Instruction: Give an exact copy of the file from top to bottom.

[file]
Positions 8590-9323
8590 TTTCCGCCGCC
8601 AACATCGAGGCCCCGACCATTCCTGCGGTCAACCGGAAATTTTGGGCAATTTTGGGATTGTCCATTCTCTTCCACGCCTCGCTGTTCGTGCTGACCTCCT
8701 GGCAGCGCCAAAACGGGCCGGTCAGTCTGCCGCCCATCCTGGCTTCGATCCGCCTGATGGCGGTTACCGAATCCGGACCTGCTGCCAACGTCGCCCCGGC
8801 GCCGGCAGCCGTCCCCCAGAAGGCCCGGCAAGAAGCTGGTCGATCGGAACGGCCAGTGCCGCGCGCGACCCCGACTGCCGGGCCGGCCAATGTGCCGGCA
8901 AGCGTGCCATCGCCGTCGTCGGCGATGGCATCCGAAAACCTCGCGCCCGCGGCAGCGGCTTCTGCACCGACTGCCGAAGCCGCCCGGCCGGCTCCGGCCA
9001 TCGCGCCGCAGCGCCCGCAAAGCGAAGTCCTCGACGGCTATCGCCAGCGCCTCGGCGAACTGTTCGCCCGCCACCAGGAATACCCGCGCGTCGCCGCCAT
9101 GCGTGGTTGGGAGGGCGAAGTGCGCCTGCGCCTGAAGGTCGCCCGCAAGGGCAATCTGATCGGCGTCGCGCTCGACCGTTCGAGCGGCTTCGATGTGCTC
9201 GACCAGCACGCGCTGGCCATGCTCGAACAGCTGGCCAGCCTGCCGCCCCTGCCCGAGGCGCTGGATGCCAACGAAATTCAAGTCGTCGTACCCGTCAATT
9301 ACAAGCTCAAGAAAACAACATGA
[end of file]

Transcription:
Positions 8590-9323
8590 TTTCCGCCGCC
8601 AACATCGAGGCCCCGACCATTCCTGCGGTCAACCGGAAATTTTGGGCAATTTTGGGATTGTCCATTCTCTTCCACGCCTCGCTGTTCGTGCTGACCTCCT
8701 GGCAGCGCCAAAACGGGCCGGTCAGTCTGCCGCCCATCCTGGCTTCGATCCGCCTGATGGCGGTTACCGAATCCGGACCTGCTGCCAACGTCGCCCCGGC
8801 GCCGGCAGCCGTCCCCCAGAAGGCCCGGCAAGAAGCTGGTCGATCGGAACGGCCAGTGCCGCGCGCGACCCCGACTGCCGGGCCGGCCAATGTGCCGGCA
8901 AGCGTGCCATCGCCGTCGTCGGCGATGGCATCCGAAAACCTCGCGCCCGCGGCAGCGGCTTCTGCACCGACTGCCGAAGCCGCCCGGCCGGCTCCGGCCA
9001 TCGCGCCGCAGCGCCCGCAAAGCGAAGTCCTCGACGGCTATCGCCAGCGCCTCGGCGAACTGTTCGCCCGCCACCAGGAATACCCGCGCGTCGCCGCCAT
9101 GCGTGGTTGGGAGGGCGAAGTGCGCCTGCGCCTGAAGGTCGCCCGCAAGGGCAATCTGATCGGCGTCGCGCTCGACCGTTCGAGCGGCTTCGATGTGCTC
9201 GACCAGCACGCGCTGGCCATGCTCGAACAGCTGGCCAGCCTGCCGCCCCTGCCCGAGGCGCTGGATGCCAACGAAATTCAAGTCGTCGTACCCGTCAATT
9301 ACAAGCTCAAGAAAACAACATGA